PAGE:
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Electronic Skin Patches That Monitor Health

By HERWriter
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 electronic-skin-patch-may-monitor-your-health Zoonar/Thinkstock

What if doctors could monitor your heart or detect if someone was going to have a seizure through a small electronic patch applied to the skin?

How about an electronic patch that could sense muscle fatigue when exercising or be implanted inside an organ to make sure it was functioning correctly?

This may sound like a futuristic idea, but in reality, those health-monitoring patches are closer to being available then you think.

John Rogers, Ph.D and his engineering colleagues at the University of Illinois at Urbana-Champaign have developed such an electronic skin patch, which they reported on at the 243rd National Meeting and Exposition of the American Chemical Society in March 2012.

The electronic patches are similar to the silicon-based wafers that are found in smart phones or laptops but those types of chips are hard and brittle. The challenge in making the skin patches was to construct them to be flexible enough to tolerate the natural movement of skin so they would bend and stretch. These electronic chips instead are made using a wavy pattern.

The skin patches can be placed on the skin the same way a temporary tattoo is, using water and a backing that peels off. The patches are thin, about the thickness of a human hair and the wearers do not feel them once attached.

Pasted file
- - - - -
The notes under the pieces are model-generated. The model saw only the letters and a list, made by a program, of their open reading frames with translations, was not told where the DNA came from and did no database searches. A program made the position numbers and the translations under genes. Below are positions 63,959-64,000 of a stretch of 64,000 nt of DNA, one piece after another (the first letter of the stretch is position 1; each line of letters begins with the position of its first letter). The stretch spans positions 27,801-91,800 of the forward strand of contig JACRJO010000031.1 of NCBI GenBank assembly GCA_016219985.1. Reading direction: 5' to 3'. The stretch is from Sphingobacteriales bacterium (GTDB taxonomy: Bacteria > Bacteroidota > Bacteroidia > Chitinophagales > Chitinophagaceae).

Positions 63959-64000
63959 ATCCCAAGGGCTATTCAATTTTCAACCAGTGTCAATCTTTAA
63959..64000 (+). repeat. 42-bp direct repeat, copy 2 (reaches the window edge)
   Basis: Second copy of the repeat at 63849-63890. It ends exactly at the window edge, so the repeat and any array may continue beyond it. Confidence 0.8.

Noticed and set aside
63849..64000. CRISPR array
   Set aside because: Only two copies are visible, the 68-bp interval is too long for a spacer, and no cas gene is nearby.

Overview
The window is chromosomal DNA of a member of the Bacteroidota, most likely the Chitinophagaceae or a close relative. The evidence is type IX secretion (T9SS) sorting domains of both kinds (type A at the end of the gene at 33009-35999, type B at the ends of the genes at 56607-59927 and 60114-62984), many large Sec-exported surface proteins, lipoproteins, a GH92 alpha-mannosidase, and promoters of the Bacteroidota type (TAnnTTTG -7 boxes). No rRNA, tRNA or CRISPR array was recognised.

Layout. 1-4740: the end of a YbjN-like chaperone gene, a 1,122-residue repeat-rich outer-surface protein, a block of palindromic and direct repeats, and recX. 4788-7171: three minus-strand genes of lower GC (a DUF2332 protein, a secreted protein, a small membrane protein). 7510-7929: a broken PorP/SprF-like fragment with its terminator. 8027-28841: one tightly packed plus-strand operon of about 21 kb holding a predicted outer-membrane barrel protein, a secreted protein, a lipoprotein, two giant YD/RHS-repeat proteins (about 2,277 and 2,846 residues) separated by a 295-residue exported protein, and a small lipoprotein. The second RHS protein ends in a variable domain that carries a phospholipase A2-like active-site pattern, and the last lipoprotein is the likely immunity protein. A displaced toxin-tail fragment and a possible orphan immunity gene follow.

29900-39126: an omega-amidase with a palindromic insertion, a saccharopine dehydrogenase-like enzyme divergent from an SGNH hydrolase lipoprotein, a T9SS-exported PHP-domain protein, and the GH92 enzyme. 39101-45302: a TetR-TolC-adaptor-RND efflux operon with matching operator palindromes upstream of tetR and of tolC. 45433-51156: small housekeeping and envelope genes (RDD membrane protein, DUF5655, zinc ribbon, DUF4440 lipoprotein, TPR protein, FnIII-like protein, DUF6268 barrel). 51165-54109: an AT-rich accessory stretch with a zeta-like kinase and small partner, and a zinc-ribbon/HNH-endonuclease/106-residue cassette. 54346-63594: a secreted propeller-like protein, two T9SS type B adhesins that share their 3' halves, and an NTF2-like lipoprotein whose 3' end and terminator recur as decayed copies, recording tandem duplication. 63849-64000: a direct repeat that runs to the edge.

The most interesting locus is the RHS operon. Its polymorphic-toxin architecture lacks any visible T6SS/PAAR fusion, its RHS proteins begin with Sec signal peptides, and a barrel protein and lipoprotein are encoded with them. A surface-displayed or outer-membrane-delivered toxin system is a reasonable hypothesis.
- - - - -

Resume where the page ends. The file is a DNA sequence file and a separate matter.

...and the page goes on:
A spray on bandage is then applied over the electronic patch to protect the circuits from water and normal wear and tear. This allows the skin patch to remain protected for up to a week and even withstand showering with soapy water.

"A key feature of our epidermal electronics is its natural interface to the body, without wires, pins, adhesives or gels, to allow a much more comfortable and functional system," said Rogers. "The technology can be used to monitor brain, heart or muscle activity in a completely noninvasive way, while a patient is at home."

In the earlier models, the electronic patch could only send messages one way to report health measurements. Further development and animal testing has allowed the researchers to give the devices two-way capabilities.

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We value and respect our HERWriters' experiences, but everyone is different. Many of our writers are speaking from personal experience, and what's worked for them may not work for you. Their articles are not a substitute for medical advice, although we hope you can gain knowledge from their insight.